Razers ride, p.1

Razer's Ride, page 1


Razer's Ride

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Razer's Ride

  Razer’s Ride

  (The Last Riders Vol. 1)


  Jamie Begley


  Copyright © 2013 by Jamie Carmical

  All rights reserved.

  No part of this book may be reproduced in any form or by any electronic or mechanical means including information storage and retrieval systems, without permission in writing from the author. The only exception is by a reviewer, who may quote short excerpts in a review.

  This book is a work of fiction. Names, characters, places, and incidents either are products of the author’s imagination or are used fictitiously. Any resemblance to actual persons, living or dead, events, or locales is entirely coincidental.

  This work of fiction is intended for mature audiences only. All sexually active characters portrayed in this ebook are eighteen years of age or older.

  Chapter 1

  Beth pulled her little car into the vacant slot in front of the Buy/Low Market. Grabbing her list, and oversized purse, she glanced at her watch, calculating that she had an hour to finish shopping for Mrs. Langley. The frail old woman had hired Beth to do what tasks she was not able to do for herself any longer. She was one of many clients that Beth had accumulated over the last five years. She had even hired a college student part-time to do the chores she was not physically capable of completing. Cleaning out garages, heavy lifting, and lawn work were often requests that she once would have had to turn down. Since she had been able to hire Blake, those jobs were contracted out to him and she was able make a small profit for herself.

  It didn’t take long for Beth to complete the list. Frowning at the sparse list of groceries, she worried at Mrs. Langley’s decreasing appetite; she knew it wasn’t her finances that were responsible for the small list. Beth handled most of her finances, having earned an accounting degree in college; the extra task of balancing Mrs. Langley’s checkbook took little of her time. It had actually made her feel better about using the neglected skills that her monthly student loan payment reminded her she had worked hard to earn. When she had graduated, she had stumbled into her business literally when her next-door neighbor had become ill. Beth had volunteered to run errands for her until she recovered. From there it had been word of mouth until she had a clientele that had provided a steady income, but left little free time. Her clients had started calling and asking for minor tasks to be completed that they were more than able to perform for themselves, often to fill the loneliness of their lives. Beth thought it was sad they called her instead of their children, who often lived near, but were unwilling to stop what they were doing to see to the parents who had raised them. Mailing her a check when she billed them provided a salve to their conscious.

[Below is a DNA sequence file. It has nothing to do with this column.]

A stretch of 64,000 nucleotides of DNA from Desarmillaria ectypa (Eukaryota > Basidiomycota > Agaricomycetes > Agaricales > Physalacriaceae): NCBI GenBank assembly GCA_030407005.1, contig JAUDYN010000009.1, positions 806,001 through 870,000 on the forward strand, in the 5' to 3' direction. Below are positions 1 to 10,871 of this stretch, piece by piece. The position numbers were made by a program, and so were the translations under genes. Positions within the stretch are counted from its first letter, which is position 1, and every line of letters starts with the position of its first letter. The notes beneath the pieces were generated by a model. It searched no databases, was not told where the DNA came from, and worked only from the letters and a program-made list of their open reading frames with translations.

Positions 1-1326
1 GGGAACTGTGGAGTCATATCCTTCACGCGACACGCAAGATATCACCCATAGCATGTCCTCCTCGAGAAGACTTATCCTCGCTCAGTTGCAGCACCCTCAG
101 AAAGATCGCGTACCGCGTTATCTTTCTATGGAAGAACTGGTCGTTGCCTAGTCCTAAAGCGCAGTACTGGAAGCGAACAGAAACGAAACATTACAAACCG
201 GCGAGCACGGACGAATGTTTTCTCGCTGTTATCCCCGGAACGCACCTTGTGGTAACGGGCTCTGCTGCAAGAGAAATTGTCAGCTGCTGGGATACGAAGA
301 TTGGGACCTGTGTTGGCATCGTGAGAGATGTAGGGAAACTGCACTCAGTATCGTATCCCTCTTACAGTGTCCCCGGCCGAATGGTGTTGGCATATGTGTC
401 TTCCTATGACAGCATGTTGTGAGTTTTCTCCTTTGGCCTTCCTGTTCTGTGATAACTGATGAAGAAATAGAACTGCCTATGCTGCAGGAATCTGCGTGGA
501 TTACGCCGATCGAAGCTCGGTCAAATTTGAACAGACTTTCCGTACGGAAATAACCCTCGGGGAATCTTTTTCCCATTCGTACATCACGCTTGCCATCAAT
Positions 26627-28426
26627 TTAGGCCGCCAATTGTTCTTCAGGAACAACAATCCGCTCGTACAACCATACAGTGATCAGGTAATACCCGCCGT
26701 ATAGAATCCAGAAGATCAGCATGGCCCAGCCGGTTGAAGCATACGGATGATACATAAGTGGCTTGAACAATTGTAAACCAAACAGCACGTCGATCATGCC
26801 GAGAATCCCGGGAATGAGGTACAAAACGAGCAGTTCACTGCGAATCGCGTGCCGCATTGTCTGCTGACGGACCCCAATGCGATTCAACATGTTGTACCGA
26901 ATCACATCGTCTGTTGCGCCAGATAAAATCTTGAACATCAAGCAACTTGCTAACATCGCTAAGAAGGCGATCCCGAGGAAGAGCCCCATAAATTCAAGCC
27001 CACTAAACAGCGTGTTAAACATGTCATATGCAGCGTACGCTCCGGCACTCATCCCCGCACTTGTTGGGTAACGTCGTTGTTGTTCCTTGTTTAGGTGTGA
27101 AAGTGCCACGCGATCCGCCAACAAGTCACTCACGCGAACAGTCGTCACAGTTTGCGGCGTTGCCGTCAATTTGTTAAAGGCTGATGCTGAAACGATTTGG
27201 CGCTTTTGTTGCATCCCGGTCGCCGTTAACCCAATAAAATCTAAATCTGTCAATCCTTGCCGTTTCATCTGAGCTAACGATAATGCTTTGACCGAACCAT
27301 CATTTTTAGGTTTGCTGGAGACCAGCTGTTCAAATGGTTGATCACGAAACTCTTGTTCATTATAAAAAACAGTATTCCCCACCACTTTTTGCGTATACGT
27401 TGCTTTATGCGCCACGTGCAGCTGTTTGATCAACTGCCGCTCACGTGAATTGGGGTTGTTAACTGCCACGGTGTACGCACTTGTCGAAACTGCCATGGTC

Beth was putting the groceries into the trunk of her car when the sound of loud motors filled the late afternoon air. Tensing, she looked over her shoulder and saw the large group of motorcycles pulling into the parking lot. Slamming her trunk lid down, Beth quickly opened her car door and got in, closing and locking the door. As she put her keys in the ignition, Beth watched as the bikers parked closely together. The tiny town of Treepoint had a motorcycle club that had taken over the peaceful town three years ago.

  The Last Riders were a motorcycle club whom actual location was unknown to the majority of the townspeople. Many believed it to be nestled in the mountains on the border between Kentucky and Virginia. When they got in trouble and they did often, the two bordering police departments often foisted the crimes onto the others precinct; therefore none of the crimes they were believed to have committed were ever prosecuted. They were growing larger and stronger in force, with both bordering communities becoming frightened of the intimidating strangers that lived and played hard. Fortunately, they stayed to themselves and what trouble they got into stayed within their own cloistered group and the unlucky bars they picked for the night. The aftereffects would often leave the bar closed days for repairs. Usually, one of the members would show up the next day with a wad of cash for the owner, plus extra to silence them. It had become a regular source of income for the small business owners.